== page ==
The Stories I Won’t Tell

I want to say some things that a white, cisgender man should not be given a lot of time to say. Rest assured, I won’t take long, and once I’m done, I’m going to close my mouth before I say more than I need to.

One of the most valuable lessons I learned while studying creative writing is discerning what stories are mine to tell, and which ones deserve to be spoken from a different perspective, if at all. It is an exercise in humility and self-awareness, and a test of faith in the world of storytelling. It is not glamorous, it should not be documented in vanity, and it will only become more important that we (referring to my demographic) learn it.

For a very quick example, my girlfriend recently found herself strongly invested in the world of social justice. I could not be prouder of her, and it’s exciting to see her criticize the world from her own (very relevant) perspective. I could write an entire article about her and everything she’s told me, but that’s not my story to tell. I would be doing her experience a disservice by writing about it from my point of view. This isn’t about my ability as a writer. I’m sure if I really wanted to, I’d write a perfectly nice and interesting article, but I don’t have the experiential rights to her story.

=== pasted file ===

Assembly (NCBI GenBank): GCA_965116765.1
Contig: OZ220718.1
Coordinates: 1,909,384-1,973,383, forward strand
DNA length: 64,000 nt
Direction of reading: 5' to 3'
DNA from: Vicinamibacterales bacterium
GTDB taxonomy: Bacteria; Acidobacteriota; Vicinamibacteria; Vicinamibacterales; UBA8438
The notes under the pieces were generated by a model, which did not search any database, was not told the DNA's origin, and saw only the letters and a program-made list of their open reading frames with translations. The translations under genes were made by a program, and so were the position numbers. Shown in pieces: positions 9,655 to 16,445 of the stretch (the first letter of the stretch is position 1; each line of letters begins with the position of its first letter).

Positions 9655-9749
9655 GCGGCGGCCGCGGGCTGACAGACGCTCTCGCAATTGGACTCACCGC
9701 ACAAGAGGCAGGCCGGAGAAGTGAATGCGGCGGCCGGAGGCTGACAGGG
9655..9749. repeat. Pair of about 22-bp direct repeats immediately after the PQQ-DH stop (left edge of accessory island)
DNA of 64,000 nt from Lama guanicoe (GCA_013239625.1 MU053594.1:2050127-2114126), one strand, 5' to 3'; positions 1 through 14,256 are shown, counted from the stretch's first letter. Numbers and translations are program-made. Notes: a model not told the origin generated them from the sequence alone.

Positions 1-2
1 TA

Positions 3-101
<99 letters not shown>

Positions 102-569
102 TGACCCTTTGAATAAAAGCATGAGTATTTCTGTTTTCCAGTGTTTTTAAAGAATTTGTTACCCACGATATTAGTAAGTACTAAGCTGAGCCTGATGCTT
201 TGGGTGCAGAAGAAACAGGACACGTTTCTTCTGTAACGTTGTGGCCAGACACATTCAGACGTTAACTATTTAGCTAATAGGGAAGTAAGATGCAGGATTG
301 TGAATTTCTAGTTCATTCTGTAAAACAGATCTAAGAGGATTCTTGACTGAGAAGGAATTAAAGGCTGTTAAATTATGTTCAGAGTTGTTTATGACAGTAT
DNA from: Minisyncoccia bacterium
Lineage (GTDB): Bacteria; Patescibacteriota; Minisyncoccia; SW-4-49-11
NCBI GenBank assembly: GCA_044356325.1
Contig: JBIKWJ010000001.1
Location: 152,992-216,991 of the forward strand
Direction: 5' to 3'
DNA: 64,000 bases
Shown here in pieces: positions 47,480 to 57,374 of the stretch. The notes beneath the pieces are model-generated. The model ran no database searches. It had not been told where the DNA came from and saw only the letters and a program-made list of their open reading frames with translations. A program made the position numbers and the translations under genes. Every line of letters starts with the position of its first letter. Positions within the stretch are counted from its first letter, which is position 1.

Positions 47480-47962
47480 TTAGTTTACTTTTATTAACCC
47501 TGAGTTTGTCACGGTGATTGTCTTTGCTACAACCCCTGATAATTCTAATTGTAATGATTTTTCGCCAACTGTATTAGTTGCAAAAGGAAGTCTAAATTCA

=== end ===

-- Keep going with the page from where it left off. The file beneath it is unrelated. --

This discernment is not something to brag about, nor should anyone be congratulated for it. This is a standard of decency in art & literature that needs to be established loudly and clearly, and while I don’t want to be the face of those that make this happen, I do want to be one of the voices calling for this accountability.

And that’s all I need to say.




Aspiring Actor, Musician, Comedian, Writer, Functioning Adult.

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Connor Thiessen

Connor Thiessen

Aspiring Actor, Musician, Comedian, Writer, Functioning Adult.

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